On a gloomy and drizzling day – none of the usual dragonflies and butterflies out, but the lotus are amazing.
In a rare event, the U.S. Botanic Garden had three corpse flowers in bloom this year, following a single one last year.
The rarest one had a purple stem, and was the first to bloom
The other two had the more common green stems. Here they are before blooming:
And here’s the third one in bloom (I unfortunately missed the bloom of the second one):
The first two in bloom, as usual, fold after 24-48 hours of bloom, but are still fascinating:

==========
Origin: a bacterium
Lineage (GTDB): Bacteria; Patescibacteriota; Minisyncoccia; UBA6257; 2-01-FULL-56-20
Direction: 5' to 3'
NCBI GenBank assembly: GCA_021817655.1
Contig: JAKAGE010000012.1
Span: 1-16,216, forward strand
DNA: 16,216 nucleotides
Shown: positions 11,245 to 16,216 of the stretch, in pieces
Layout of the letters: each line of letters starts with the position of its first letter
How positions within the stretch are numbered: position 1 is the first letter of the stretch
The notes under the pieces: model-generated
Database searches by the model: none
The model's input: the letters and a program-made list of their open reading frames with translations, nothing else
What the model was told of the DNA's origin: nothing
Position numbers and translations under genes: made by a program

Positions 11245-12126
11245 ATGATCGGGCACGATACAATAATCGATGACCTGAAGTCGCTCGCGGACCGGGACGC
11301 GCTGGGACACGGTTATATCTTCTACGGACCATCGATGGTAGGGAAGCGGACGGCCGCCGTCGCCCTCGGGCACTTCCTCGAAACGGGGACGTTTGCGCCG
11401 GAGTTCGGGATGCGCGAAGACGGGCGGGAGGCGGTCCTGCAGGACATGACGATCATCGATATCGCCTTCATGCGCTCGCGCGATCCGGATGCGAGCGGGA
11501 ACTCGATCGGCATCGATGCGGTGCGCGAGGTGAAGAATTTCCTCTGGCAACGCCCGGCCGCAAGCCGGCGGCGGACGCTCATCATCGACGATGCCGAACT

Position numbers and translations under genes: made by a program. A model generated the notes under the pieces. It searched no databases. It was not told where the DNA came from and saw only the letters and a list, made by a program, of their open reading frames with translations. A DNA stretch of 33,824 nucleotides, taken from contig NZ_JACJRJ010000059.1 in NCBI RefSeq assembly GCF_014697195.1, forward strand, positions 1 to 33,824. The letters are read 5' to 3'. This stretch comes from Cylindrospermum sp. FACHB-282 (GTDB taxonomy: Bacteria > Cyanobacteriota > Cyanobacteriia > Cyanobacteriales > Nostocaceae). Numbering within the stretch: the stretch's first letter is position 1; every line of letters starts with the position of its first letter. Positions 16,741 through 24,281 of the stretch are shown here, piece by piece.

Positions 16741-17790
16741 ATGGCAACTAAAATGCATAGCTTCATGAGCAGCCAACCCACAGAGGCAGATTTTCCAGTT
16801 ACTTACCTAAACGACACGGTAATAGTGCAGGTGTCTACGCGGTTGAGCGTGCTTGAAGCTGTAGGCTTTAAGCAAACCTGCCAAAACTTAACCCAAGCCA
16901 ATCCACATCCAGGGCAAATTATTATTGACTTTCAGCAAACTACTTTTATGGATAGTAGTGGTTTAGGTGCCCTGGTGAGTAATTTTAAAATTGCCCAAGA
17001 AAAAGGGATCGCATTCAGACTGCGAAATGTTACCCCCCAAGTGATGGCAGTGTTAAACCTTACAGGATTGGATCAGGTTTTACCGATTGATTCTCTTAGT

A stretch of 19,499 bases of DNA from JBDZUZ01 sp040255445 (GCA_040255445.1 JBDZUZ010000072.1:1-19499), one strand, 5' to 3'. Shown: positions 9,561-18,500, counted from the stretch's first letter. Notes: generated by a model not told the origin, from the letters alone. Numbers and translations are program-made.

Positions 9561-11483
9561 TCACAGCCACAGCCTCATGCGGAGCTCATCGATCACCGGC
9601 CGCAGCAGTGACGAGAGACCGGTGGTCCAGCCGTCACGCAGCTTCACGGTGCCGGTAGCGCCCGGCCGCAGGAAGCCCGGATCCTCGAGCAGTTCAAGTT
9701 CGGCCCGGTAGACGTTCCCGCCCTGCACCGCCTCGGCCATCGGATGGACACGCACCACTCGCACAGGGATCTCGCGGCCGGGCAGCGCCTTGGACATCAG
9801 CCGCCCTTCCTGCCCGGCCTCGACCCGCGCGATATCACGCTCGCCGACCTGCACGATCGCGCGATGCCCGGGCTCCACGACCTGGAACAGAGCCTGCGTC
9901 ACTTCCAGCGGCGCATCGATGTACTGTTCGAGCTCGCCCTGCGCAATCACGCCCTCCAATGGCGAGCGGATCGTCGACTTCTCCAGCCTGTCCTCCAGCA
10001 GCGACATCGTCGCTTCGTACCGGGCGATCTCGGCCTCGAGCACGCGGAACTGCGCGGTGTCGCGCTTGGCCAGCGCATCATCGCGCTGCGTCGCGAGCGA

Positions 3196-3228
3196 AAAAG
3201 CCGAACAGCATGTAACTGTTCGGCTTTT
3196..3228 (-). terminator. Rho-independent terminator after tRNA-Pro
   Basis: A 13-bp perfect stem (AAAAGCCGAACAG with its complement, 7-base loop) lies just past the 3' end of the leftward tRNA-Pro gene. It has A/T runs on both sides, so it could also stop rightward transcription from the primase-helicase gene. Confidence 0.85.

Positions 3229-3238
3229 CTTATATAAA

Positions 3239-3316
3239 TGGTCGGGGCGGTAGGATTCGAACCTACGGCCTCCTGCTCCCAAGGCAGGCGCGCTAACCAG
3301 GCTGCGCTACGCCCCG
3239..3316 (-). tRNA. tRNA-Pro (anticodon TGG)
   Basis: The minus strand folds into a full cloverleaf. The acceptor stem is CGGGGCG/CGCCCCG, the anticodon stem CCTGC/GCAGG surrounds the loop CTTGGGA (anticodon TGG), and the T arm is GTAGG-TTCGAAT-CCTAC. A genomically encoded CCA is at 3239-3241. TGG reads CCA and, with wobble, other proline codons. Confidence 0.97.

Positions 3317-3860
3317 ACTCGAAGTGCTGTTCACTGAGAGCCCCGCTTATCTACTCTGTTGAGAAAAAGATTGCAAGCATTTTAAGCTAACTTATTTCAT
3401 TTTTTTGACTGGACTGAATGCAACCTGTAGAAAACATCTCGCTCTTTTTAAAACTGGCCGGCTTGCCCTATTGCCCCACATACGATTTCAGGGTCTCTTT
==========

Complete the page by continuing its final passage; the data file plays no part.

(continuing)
Titan Arum, aka the corpse flower, blooms seldom and unpredictably, storing up energy in its large bulb until it is ready to go. I saw (and smelled!) the last time the U.S. Botanic Garden had a blooming corpse flower in 2013, and was eager to see it again. It didn’t disappoint. Here it is a few hours after it opened:
I’d been going to the Botanical Garden for several days preceding the bloom date so I could watch the progress:
After a long wait, it finally bloomed on August 2nd. This was the first bloom for this plant, which is six years old. The Botanic Garden also had the plant’s mother on display nearby, which is genetically identical. It has not bloomed in its ten year life.